What is a vomitorium? Roman architecture

Home » What is a vomitorium? Roman architecture
Print Friendly, PDF & Email
Vomitorium in the Colosseum in Rome(The roof has fallen in.)

Vomitorium in the Colosseum in Rome(The roof has fallen in.)

You might think a vomitorium must have something to do with barfing, and those stories about Romans eating too much and then making themselves barf so they could eat more. But a vomitorium is really much more boring than that.

A vomitorium is called that because it’s a thing that something comes out of. When you puke, food comes out of your mouth. But in Roman architecture, a vomitorium is a hallway in a Roman theater or an amphitheater that people come out of – the hallway that you walk through to get to your seat, or to get out of the amphitheater after the show.

The plural of vomitorium is “vomitoria”. The design of vomitoria was very important to keep people from being crushed in the crowd when thousands of people were entering or leaving the amphitheater all about the same time. Vomitoria were very wide so that there would be room for all those people to get out. They had high ceilings so they wouldn’t feel too scary and there would be plenty of air to breathe.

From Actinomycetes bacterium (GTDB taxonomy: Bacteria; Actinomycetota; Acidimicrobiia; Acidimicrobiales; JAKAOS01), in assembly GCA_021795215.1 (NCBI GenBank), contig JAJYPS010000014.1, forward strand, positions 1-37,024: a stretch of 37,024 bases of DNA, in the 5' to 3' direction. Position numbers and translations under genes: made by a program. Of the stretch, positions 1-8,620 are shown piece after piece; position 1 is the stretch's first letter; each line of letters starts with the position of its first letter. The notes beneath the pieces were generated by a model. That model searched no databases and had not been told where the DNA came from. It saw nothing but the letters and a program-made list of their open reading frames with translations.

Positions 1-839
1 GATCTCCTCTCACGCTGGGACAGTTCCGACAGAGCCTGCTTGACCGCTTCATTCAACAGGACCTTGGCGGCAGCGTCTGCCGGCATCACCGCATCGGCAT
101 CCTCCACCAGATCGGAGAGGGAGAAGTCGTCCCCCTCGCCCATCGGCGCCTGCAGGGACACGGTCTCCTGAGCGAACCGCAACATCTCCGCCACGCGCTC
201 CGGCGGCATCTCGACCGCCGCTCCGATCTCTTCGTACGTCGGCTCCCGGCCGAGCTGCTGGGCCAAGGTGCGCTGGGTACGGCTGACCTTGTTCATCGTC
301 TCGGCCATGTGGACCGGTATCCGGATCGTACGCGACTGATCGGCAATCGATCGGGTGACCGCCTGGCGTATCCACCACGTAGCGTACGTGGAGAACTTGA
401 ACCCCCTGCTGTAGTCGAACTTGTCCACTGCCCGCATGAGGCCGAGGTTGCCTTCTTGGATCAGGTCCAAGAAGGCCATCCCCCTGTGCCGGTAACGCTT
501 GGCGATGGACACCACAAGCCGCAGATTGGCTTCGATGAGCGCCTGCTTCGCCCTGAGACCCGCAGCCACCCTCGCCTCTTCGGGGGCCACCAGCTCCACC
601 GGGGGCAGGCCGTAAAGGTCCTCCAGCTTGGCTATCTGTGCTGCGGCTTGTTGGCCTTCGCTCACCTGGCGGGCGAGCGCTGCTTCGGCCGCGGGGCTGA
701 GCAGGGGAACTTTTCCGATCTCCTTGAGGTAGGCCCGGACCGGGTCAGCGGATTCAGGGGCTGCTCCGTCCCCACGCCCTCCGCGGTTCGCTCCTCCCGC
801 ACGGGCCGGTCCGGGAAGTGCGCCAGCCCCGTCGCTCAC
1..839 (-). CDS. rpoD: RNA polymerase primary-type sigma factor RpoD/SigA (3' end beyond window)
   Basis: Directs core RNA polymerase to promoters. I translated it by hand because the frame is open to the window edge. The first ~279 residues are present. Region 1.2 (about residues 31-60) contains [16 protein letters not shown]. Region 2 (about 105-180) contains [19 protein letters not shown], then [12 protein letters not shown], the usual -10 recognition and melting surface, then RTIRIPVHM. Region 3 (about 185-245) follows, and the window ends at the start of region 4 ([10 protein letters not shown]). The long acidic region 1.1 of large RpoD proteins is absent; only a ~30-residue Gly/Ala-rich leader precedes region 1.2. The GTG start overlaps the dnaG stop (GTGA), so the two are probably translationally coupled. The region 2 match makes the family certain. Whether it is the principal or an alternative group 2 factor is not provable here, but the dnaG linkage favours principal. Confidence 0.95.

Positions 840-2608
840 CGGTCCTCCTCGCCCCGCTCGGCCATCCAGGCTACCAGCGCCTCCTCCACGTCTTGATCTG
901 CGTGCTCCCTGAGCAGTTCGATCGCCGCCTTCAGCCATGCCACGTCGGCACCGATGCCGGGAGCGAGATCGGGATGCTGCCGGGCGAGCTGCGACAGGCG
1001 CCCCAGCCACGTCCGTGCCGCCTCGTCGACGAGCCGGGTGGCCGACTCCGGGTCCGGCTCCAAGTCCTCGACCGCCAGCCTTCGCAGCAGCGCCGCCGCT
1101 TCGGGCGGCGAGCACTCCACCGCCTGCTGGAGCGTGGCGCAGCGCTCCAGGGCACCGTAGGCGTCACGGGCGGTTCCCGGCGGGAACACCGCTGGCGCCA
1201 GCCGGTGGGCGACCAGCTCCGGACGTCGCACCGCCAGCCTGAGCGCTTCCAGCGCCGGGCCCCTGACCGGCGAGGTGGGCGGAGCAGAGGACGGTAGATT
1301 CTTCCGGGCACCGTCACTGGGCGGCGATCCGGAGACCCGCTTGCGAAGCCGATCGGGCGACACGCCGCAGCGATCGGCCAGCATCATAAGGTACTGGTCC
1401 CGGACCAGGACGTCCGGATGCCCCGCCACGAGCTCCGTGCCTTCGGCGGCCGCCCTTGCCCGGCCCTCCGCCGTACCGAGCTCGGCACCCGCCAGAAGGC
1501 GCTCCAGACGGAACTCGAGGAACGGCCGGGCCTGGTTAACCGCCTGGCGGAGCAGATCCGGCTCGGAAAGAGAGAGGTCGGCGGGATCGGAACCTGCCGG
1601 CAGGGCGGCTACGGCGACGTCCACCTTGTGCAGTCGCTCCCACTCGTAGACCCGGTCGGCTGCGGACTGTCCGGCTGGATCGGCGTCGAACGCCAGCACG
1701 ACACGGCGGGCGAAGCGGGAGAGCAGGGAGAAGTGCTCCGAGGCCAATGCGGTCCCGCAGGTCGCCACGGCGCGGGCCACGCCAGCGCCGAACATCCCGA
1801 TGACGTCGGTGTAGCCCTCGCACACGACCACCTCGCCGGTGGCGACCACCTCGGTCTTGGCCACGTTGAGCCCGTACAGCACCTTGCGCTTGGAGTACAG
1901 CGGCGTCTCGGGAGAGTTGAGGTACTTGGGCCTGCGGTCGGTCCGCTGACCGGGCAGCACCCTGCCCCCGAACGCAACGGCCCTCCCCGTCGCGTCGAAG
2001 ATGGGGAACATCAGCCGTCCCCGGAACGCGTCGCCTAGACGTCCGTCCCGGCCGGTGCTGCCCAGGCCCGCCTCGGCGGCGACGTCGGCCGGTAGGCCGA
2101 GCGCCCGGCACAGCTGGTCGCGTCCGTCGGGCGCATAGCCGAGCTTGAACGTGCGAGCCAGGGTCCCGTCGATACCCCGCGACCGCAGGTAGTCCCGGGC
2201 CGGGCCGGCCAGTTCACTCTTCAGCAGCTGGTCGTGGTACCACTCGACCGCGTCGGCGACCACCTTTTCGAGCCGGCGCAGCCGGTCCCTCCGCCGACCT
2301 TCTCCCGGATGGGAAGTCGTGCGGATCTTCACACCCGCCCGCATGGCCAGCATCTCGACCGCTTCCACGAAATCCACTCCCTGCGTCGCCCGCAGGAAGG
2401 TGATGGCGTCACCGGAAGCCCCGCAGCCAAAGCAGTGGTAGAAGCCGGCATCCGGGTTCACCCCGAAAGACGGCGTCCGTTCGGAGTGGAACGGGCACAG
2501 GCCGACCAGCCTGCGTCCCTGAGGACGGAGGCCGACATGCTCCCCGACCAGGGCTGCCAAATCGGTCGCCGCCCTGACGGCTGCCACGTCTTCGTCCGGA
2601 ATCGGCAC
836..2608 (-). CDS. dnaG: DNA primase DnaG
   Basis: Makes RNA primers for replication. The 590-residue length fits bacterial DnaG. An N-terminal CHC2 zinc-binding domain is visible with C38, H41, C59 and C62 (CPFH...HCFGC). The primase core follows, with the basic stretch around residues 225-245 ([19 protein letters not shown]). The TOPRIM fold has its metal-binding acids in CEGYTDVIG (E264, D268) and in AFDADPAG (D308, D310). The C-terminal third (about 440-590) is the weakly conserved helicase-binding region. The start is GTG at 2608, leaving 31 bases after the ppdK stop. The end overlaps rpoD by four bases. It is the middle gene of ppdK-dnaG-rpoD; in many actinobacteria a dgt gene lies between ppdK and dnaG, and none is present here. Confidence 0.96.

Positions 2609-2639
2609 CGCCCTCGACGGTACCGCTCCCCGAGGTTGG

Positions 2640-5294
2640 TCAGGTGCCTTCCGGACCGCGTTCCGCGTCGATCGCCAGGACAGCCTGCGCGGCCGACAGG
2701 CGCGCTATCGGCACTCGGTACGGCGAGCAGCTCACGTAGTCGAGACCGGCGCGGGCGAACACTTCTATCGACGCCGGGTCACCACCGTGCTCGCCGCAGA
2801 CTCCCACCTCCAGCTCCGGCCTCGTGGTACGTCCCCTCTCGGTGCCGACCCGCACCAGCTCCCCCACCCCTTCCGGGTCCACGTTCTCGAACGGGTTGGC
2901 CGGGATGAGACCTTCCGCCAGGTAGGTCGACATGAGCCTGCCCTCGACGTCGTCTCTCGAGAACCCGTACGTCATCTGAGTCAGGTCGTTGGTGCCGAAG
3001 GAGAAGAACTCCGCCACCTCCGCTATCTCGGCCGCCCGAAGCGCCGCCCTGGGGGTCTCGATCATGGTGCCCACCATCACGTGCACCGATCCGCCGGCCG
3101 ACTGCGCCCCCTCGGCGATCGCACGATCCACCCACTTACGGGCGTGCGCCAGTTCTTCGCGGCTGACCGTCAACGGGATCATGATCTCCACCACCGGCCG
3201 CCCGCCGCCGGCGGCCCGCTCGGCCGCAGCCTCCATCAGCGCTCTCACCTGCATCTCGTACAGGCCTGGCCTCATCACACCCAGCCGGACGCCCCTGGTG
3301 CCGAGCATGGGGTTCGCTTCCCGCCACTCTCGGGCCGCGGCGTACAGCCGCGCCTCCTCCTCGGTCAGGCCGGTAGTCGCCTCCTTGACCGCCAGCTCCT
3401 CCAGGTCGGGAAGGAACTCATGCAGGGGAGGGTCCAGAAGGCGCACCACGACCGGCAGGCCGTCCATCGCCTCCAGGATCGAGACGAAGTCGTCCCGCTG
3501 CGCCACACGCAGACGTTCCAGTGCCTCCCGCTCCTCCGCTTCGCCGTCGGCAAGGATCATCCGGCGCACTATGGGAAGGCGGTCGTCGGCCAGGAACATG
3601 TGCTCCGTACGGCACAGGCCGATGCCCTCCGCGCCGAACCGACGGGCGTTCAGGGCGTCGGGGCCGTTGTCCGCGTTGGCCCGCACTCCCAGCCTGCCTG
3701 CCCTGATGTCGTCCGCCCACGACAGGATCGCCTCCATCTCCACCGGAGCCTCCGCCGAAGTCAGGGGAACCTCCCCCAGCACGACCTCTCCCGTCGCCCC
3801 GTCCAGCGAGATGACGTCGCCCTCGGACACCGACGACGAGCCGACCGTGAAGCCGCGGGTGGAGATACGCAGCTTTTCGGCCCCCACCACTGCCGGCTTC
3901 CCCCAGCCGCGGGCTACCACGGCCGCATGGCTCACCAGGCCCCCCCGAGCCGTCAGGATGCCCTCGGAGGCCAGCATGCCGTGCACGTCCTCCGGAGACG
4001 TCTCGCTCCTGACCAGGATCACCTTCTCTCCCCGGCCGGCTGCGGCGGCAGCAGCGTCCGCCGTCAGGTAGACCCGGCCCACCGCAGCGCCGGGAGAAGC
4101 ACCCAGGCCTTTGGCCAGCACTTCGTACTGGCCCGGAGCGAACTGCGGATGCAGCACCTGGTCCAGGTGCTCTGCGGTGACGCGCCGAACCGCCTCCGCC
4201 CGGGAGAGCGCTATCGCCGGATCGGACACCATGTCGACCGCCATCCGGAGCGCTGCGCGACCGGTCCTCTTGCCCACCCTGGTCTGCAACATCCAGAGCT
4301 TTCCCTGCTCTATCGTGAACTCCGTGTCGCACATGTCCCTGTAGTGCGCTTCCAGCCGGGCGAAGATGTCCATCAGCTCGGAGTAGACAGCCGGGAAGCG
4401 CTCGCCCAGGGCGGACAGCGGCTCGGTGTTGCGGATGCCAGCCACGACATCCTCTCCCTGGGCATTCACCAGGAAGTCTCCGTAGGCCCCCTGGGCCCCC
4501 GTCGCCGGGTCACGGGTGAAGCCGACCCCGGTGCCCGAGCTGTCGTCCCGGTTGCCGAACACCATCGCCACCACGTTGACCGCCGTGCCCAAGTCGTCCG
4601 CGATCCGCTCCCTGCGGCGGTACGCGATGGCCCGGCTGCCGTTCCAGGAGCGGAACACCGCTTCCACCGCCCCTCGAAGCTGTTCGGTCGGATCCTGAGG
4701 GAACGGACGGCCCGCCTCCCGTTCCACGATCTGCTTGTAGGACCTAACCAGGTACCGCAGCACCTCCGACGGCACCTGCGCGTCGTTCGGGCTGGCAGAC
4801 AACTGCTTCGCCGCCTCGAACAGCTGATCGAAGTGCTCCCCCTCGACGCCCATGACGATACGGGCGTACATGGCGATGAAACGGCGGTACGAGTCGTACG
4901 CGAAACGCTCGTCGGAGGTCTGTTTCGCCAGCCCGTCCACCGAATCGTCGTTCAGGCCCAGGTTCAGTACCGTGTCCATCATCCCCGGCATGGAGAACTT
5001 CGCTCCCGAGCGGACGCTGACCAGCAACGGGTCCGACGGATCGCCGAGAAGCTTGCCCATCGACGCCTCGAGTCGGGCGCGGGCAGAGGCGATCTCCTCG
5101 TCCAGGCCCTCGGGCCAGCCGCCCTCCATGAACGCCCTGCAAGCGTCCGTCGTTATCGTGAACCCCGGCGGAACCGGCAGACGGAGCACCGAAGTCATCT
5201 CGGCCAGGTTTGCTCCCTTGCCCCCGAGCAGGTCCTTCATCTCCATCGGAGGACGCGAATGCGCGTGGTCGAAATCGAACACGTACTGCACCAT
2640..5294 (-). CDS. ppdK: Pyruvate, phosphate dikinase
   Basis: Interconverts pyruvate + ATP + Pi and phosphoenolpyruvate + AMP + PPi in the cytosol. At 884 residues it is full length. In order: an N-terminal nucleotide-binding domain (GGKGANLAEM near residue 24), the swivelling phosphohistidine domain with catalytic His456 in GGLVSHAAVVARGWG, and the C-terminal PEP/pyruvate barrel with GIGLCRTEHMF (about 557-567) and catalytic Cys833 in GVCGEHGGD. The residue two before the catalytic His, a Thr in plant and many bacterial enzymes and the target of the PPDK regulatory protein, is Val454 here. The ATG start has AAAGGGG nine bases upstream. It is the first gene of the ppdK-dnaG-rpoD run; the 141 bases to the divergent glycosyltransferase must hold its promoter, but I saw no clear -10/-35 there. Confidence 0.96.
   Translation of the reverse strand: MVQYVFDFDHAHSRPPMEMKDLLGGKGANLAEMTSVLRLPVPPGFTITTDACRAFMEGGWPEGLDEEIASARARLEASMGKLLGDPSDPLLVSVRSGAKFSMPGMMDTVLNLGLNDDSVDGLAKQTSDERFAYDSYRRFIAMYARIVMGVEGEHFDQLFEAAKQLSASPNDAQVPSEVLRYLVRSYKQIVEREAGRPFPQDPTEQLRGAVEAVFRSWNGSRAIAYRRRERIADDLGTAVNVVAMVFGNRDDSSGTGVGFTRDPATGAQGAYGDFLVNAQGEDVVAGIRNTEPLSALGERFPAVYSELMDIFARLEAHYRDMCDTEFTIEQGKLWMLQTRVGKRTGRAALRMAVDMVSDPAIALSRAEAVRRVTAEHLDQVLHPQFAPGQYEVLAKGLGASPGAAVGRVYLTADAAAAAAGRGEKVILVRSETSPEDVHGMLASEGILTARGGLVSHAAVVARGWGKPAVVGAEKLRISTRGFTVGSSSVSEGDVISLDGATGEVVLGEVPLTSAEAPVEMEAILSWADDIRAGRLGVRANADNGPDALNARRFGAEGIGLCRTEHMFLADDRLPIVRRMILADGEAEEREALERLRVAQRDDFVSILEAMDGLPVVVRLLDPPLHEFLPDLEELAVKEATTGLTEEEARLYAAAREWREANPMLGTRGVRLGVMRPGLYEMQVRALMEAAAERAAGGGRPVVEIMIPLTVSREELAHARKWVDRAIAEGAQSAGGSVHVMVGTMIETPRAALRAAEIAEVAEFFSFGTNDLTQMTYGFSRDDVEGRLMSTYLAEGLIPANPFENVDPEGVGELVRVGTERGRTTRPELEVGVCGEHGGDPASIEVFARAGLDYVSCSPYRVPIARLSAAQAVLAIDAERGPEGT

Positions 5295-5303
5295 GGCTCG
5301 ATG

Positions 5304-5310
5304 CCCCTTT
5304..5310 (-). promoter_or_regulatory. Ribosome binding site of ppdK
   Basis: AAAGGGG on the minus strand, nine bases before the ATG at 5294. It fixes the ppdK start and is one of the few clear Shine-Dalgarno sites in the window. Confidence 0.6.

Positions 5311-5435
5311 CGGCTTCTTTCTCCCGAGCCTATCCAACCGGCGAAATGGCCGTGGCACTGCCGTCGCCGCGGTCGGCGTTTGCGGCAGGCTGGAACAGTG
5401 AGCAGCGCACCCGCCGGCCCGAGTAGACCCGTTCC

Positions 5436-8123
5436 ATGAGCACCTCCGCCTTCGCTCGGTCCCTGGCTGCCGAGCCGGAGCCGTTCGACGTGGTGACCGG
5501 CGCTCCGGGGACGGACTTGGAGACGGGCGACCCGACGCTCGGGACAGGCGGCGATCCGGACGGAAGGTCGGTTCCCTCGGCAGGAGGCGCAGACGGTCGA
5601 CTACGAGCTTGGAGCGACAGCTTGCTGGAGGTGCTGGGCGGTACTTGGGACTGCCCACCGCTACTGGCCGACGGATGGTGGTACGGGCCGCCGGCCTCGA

You can see vomitoria still today at any big sports stadium or concert hall – though we don’t call them that anymore.

Learn by doing: a Roman amphitheater model
Roman amphitheaters
The Colosseum in Rome

Bibliography and further reading about Trajan’s Column:

Roman Amphitheaters, by Don Nardo (2002). Easy reading. Mainly about the Colosseumin Rome.

Make This Model Roman Amphitheatre, by Iain Ashman (1995).

Roman Architecture, by Frank Sear (1983). The standard college textbook.

The Roman Amphitheatre: From its Origins to the Colosseum, by Katherine Welch (2004). By a specialist, for specialists.

Colosseum
Aqueducts
Basilicas
Baths
More Roman Architecture
Ancient Rome
Quatr.us home

By | 2017-08-31T09:16:00+00:00 August 31st, 2017|Architecture, Romans|0 Comments
Cite this page: Carr, K.E. What is a vomitorium? Roman architecture. Quatr.us Study Guides, August 31, 2017. Web. December 14, 2017.

About the Author:

Karen Carr

Karen Carr is Associate Professor Emerita, Department of History, Portland State University. She holds a doctorate in Classical Art and Archaeology from the University of Michigan. Follow her on Instagram, Pinterest, or Twitter, or buy her book, Vandals to Visigoths.

Leave A Comment